Apples and crabapples

(I know this post is a bit ironic in a blog about writing which I have started largely because people keep telling me I need to blog about writing to have any sort of writing success. But here goes.)

I have a lot of mixed feelings about the kind of sentiments in this post (“How Joyce Carol Oates would launch a writing career today”). It’s pretty common advice–want to be a published author? Blog, tweet and be sure to have a Facebook page. I don’t disagree with the core concept, that these days success as a writer is as much marketing yourself as a brand as having any sort of talent. And I even have a feeling that it’s just an updated version of the whole network-to-get-noticed thing. But all the same, it grates at me.

I suppose somewhere in my mind I’m still enamored of the idea of everything being pure meritocracy even though that’s pretty much impossible. Some part of me just wants success=hard work + skill. And another part of me wonders if being a good blogger really means you’re a good fiction writer. You may have interesting ideas, a great blogging voice, be incredibly engaging… but that doesn’t necessarily mean you’re really all that wonderful at creating imaginary worlds and made up people. It may give you a leg up: clearly you’re good at articulating your thoughts, sharing observations about your own life, and knowing what makes someone stop and read. But I can think of more than one blogger whose blog posts made me more interested in reading their fiction… and then when I read their fiction, I was disappointed to find I didn’t really like it. (That said, I’ve also discovered at least one great author through reading her blog, so…)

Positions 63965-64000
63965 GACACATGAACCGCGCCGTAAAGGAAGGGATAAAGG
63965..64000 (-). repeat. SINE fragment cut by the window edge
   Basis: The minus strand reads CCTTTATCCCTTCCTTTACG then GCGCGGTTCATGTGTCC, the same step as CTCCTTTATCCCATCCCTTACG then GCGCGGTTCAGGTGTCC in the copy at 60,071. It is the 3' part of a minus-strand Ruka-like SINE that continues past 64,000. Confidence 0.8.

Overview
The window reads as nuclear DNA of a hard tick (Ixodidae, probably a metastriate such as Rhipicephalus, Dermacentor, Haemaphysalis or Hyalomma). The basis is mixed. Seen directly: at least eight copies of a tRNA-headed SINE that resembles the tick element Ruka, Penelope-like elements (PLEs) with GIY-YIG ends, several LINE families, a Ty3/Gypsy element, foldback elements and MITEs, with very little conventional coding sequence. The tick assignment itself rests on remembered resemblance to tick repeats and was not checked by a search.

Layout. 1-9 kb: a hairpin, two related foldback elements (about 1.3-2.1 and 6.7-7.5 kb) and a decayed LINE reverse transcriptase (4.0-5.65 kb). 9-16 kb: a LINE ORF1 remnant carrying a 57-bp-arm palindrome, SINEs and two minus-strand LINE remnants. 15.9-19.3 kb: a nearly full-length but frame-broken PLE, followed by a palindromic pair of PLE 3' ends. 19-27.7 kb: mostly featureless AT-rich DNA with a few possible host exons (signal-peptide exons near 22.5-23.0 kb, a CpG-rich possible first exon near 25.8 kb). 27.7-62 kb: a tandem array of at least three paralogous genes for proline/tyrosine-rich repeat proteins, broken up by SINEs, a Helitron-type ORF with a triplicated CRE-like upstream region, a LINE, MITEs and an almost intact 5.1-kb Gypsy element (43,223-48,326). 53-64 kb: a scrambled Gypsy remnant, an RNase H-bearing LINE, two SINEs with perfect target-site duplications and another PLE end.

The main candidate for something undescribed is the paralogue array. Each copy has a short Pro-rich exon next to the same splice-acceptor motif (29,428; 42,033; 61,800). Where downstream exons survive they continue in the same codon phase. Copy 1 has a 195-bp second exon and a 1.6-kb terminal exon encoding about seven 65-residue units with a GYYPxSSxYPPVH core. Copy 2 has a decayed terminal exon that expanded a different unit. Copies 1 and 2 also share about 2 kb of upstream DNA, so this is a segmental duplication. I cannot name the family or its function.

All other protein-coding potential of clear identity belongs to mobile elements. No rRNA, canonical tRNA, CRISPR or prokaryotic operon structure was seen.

But I suppose there’s the hook: I liked their blog, so I went out and bought their stories, and otherwise I wouldn’t have.

Still, the curmudgeon in me thinks writing should be about writing, and you get better by writing, not by blogging, and yet here I am blogging again. Ho hum. I suppose I must sort of like this damn thing, after all.

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  1. I love this post. It is exactly how I feel. In my first ever blog post, I pondered the same question. If I wanted to become a chef, it makes no sense that – instead of cooking – people would say you needed to wear t-shirts with bright colors, dance with eating utensils, and tell people what kinds of food you like to eat. Those things may be interesting, and may get you some attention, but it doesn’t make you a good writer.

    I am also still a romantic. And I truly believe that if you write well, and create very compelling stories, you will succeed. I have never read a blog by any of my favorite authors. I don’t buy books because someone wrote a good review. I find an author I love, and read everything they write. I hope that maybe, sometimes, this old formula still works.

    But in the mean time, back to my blog! 😦

    • I’m really happy to hear I’m not the only one that feels this way!

      I do trust certain reviews (from friends or trusted sources), and I will take a chance on someone who has a very interesting blog, but I am definitely faithful to the authors I love. I don’t always find I love the rest of their works–eg. one of my favorite fantasy books is by a rather prolific fantasy author but I only like that single book by her–but generally it’s a good thing.

      I do think it’s so sad that publishers aren’t necessarily embracing the library ebook, because I’ve discovered many authors through the library, and now that I’m slowly shifting over to ebooks, I’m always disappointed when I can’t find the e-version on my library’s overdrive site.


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